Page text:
Fiester said companies that do have a policy in place need to be sure it's enforced consistently at all levels of the organization.

"If it is your CEO (that's in violation), the same rules should apply to him," Fiester said. "Otherwise that is just going to kill morale and nobody is going to follow the policy."

Storrings said if a policy isn't applied consistently, the employers are also opening themselves up to potential lawsuits. For example, he said employers should adopt a uniform policy on what to do when relationships aren't openly disclosed.

"If it is going to be termination, then every single time you need to be prepared to terminate the employee," he said. "If it is going to be a disciplinary process, then just be consistent."

While many small businesses may think office romance policies aren't necessary, Martin believes they are the ones who can benefit most from it. She said no business is too small not to be worried about liability.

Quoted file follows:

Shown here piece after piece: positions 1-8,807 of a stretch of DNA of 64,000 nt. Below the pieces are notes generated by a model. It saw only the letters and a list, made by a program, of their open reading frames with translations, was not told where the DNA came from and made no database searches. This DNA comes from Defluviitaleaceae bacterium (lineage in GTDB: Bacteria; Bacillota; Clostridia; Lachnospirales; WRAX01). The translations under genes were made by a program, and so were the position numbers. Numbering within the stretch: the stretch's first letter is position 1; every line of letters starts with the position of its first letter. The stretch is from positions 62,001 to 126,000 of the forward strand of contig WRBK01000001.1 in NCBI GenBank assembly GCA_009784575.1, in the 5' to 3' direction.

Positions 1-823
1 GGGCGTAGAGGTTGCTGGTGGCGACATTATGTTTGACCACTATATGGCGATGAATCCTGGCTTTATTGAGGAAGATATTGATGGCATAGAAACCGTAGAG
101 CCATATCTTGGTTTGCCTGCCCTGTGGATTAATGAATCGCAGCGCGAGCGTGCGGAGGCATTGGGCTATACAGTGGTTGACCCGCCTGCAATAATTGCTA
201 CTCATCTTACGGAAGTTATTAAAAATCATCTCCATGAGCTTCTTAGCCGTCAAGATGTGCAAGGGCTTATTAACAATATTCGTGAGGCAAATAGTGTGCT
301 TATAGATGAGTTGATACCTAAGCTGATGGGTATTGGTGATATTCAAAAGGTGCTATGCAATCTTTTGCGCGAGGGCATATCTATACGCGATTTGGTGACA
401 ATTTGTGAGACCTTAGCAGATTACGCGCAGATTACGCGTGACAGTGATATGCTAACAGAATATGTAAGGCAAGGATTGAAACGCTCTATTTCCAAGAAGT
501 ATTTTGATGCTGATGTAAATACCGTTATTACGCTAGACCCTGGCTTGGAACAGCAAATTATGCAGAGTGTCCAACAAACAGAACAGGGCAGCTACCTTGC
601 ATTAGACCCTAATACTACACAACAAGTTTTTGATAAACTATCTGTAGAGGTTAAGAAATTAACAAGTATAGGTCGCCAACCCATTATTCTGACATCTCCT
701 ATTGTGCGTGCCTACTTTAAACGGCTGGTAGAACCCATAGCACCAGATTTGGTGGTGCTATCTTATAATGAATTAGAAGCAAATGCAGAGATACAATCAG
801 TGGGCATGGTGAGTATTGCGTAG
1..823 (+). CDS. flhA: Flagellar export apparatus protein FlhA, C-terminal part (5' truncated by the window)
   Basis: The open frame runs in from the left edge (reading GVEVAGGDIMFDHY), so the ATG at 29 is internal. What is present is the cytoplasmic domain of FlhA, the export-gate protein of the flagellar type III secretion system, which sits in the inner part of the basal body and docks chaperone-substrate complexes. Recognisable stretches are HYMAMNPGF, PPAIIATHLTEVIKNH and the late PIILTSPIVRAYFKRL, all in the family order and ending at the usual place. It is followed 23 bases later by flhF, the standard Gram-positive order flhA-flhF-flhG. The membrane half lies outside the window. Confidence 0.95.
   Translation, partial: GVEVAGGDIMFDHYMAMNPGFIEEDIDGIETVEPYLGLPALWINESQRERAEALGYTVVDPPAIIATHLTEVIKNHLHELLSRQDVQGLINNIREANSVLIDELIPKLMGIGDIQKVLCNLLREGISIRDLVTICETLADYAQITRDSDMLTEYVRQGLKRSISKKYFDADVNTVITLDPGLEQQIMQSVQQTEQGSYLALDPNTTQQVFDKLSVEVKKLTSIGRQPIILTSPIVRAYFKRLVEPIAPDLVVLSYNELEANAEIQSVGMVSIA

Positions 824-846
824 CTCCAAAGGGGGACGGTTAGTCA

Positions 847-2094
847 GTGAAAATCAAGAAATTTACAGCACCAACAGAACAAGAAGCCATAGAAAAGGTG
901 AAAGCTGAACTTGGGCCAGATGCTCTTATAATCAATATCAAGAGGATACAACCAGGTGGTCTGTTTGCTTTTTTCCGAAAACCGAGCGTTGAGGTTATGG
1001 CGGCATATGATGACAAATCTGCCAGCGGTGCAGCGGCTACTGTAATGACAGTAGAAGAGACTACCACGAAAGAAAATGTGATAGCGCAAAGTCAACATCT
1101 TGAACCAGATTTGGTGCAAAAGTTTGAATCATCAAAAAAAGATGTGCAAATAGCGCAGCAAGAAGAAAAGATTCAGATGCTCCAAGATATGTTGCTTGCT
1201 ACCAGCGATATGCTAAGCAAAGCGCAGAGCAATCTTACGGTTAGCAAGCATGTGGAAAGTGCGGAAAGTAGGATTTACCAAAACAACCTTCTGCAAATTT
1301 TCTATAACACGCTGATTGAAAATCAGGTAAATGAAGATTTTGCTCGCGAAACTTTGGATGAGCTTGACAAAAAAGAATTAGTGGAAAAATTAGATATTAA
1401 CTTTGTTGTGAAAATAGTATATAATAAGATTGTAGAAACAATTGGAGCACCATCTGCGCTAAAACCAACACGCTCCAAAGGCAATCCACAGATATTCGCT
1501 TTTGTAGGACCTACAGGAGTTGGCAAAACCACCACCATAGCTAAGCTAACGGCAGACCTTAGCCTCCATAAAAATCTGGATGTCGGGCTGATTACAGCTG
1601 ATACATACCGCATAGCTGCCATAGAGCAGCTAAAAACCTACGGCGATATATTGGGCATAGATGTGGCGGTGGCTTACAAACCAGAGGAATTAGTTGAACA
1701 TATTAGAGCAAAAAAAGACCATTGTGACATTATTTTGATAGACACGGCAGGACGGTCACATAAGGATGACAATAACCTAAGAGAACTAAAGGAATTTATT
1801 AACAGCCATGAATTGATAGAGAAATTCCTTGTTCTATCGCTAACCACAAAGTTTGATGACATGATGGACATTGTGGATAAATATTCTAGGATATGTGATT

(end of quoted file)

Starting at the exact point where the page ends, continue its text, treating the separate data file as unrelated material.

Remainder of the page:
For (small businesses) a lawsuit can be devastating because of the cost of defending it," Martin said, adding that big companies probably have more insurance or financial resources to fight a sexual harassment claim should it arise. "It is probably even more prudent for small businesses to be concerned and proactive."

Originally published on Business News Daily.

Chad Brooks

Chad Brooks is a Chicago-based freelance writer who has nearly 15 years experience in the media business. A graduate of Indiana University, he spent nearly a decade as a staff reporter for the Daily Herald in suburban Chicago, covering a wide array of topics including, local and state government, crime, the legal system and education. Following his years at the newspaper Chad worked in public relations, helping promote small businesses throughout the U.S. Follow him on Twitter.

build-your-career
See All